With all the suspense ahead of Election Day, it's tempting to sit down with a steaming cup of tea leaves and put a new coat of shine on the crystal ball.

Alas, political soothsaying is like running with sharp scissors -- trip and you might hit a major artery.

Speculation remains relatively safe, though. Here's a look at some of the questions local voters will answer Tuesday.

  • Will one of the three Contra Costa District 2 supervisor candidates win the seat outright with at least 50 percent plus one vote or will there be a top-two runoff?

    Mathematically, a runoff is logical.

    Contra Costa Community College College board President Tomi Van de Brooke and Danville Mayor Candace Andersen are well matched and running solid, well-funded campaigns.

    But if solar energy professor Sean White pulls 4 or 5 percent of the vote -- he refuses to raise money and has run only a nominal campaign -- it will make it more difficult for one of the women to garner a majority.

    A Tuesday victory isn't out of the question.

    Privately, some of the county's political insiders say Andersen could win outright Tuesday despite labor and abortion-rights activists' best efforts to inform voters of the Mormon mayor's conservative leanings.

    Among the factors they cite, Andersen's ballot occupation of mayor, attorney and former prosecutor may resonate louder among average voters than Van de Brooke, who is listed as a businesswoman and college trustee.

    Plus, the San Ramon Valley is highly motivated to elect one of its own.


    Advertisement

    The valley's last elected supervisor was Gayle Bishop, who was convicted in 1997 of misusing her public office.

    On the other hand, the politicos admit their prognostications are based on gut impressions rather than hard numbers. There's been chatter about a poll, but the candidates say it wasn't theirs and no one else has fessed up.

  • Will Democratic Oakley Councilman Jim Frazier make the top two finishers in the new Assembly District 11?

    Probably. He has the most money and the major endorsements.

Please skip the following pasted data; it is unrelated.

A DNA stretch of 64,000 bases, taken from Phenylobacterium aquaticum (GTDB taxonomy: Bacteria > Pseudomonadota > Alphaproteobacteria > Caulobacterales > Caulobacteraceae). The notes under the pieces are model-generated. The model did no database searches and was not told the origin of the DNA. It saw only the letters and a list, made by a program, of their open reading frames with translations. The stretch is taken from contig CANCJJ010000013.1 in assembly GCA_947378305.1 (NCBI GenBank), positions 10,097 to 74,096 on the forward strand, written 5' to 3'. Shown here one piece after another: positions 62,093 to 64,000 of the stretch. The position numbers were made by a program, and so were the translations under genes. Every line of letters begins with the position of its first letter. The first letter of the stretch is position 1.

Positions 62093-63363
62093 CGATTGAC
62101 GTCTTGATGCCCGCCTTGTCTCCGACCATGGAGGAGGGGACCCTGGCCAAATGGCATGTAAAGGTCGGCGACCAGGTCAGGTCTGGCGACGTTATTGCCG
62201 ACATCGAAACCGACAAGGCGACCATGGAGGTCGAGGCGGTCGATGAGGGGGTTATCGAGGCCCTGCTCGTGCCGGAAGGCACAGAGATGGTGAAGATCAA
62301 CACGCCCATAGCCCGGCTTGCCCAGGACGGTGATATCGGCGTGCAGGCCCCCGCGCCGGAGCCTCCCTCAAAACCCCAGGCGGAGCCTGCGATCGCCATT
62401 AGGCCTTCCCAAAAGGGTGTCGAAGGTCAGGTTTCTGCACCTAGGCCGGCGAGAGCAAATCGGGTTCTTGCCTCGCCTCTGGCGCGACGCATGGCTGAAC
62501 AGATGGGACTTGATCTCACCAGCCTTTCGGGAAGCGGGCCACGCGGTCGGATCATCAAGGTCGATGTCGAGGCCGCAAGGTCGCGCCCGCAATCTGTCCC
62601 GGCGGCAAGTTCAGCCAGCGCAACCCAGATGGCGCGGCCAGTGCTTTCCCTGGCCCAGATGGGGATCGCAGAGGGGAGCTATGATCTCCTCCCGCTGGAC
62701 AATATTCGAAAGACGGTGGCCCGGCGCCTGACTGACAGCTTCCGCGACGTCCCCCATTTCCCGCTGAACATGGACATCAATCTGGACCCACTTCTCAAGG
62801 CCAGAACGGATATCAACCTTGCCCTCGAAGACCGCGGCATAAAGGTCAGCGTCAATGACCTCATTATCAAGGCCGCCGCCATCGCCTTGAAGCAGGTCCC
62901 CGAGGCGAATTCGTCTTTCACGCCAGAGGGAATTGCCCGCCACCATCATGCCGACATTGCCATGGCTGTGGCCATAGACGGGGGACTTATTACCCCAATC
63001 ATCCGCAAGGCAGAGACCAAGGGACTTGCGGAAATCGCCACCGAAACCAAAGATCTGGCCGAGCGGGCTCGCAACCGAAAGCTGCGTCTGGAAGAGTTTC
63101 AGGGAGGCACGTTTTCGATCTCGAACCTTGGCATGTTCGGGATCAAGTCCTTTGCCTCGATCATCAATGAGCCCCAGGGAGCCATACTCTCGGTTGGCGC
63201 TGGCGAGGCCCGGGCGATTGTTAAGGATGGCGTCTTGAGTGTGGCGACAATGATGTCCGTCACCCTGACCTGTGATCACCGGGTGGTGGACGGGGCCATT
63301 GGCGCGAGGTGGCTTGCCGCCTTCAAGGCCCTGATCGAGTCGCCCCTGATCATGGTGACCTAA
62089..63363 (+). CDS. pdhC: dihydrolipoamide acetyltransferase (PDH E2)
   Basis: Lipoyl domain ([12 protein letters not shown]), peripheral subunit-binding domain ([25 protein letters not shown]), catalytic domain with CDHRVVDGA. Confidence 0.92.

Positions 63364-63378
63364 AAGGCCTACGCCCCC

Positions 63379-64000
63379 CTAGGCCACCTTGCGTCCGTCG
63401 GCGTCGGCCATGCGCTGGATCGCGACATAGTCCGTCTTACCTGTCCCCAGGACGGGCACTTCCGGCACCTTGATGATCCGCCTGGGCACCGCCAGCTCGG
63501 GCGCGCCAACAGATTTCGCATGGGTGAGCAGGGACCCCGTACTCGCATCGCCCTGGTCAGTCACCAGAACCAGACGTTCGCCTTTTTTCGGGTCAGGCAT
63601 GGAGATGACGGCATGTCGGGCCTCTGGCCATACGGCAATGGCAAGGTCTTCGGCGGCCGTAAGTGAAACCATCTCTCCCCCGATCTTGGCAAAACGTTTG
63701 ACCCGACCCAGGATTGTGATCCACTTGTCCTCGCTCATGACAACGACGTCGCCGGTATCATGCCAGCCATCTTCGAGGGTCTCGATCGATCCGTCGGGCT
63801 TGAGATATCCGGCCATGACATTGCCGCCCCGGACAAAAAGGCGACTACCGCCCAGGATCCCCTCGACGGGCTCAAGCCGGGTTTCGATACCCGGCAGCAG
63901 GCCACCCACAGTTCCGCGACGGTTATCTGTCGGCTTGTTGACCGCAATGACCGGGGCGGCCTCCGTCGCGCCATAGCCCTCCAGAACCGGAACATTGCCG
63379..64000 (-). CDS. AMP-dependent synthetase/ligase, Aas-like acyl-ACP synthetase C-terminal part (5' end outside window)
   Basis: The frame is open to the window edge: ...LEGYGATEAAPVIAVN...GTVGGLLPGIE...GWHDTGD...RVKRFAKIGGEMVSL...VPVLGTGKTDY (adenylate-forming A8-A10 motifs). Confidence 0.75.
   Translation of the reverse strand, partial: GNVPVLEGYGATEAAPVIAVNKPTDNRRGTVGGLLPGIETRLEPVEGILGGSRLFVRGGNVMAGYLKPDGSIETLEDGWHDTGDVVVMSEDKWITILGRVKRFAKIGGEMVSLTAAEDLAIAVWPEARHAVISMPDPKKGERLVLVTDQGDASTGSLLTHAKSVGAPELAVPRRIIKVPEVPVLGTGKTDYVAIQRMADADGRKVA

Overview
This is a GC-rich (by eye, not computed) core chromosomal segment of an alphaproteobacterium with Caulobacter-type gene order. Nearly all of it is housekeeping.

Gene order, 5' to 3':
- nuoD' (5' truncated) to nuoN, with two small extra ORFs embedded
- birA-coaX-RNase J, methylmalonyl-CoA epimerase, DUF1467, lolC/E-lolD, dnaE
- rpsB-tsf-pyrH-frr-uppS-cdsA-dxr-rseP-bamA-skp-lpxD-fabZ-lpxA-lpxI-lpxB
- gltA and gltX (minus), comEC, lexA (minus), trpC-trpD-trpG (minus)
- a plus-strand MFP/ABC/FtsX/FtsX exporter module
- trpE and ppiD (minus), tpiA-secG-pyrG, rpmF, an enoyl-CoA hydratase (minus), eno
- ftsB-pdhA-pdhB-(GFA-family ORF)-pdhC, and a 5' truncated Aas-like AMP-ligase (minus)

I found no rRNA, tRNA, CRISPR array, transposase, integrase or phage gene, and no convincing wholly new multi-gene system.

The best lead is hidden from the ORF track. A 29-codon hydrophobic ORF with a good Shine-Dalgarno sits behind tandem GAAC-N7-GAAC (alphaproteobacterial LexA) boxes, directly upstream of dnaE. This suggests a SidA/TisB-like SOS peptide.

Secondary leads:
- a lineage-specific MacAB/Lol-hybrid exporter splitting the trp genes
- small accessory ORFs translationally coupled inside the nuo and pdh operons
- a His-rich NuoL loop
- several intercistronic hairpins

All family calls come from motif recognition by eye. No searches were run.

But his supporters are taking nothing for granted, if the extraordinary volume of campaign mail is any indication.

    It's all about the math.

    Five of the six primary candidates are from Solano County, where 57 percent of the district's voters reside. And based on party registration, the sole Republican on the ticket, Mike Hudson, will likely receive up to a third of the vote.

    Frazier needs a strong Contra Costa turnout plus a decent showing in Solano if he hopes to emerge at the top of the Democratic pile.

  • What will happen with all the local tax measures?

    This could be answered a dozen ways.

    Voters in 12 East Bay cities, school and special districts will decide the fate of bonds, parcel and sales taxes. Statewide, CalTax lists 84 local tax measures on the June ballot.

    Typically, voters are more willing to pay higher taxes when they know the money will be spent close to home.

    Whether this will hold true on Tuesday is unclear.

    A nominal $22 clean water parcel fee flopped in 18 of 19 Contra Costa cities a few months ago. And in Moraga, an affluent and pro-education town, voters recently nixed a $225-a-year school parcel tax.

    If an anti-tax sentiment engulfs local interests, local government leaders fear it will cast a shadow over cities, schools and special districts desperate to replace dollars lost to the lagging economy.

    In particular, it could hit Contra Costa Fire District's planned November parcel tax.

    And then there's the expected fall blitz over tax measures intended to help fill California's seemingly bottomless budget deficits.

    So, stay tuned for Tuesday when all your questions will be answered and replaced with a whole set of new ones.

    GOT POLITICS? Read the Political Blotter at IBABuzz.com/politics.

    See all the latest campaign mailers in the Contra Costa supervisor race.

    AND FINALLY: The Walnut Creek caller was insistent.

    His congressman is John Garamendi. It says so right on the district map on Garamendi's website. So, why isn't Garamendi's name on his ballot, he asked?

    Like this caller, many residents are opening their vote by mail ballots and learning for the first time they have new lawmakers.

    I will refrain from pointing to the news stories about last summer's post-census redrawing of political districts. OK, I didn't refrain.

    As for Garamendi's outdated map, lawmakers haven't updated their sites because technically, they don't represent the new districts unless and until they are elected to them.

    To confirm your district, enter your home address at www.wedrawthelines.org.

    Don't use the Internet? Learn. As we are discovering in my industry, no dog is too old to learn new tricks.

    Contact Lisa Vorderbrueggen at 925-945-4773, IBABuzz.com/politics or Twitter.com/lvorderbrueggen.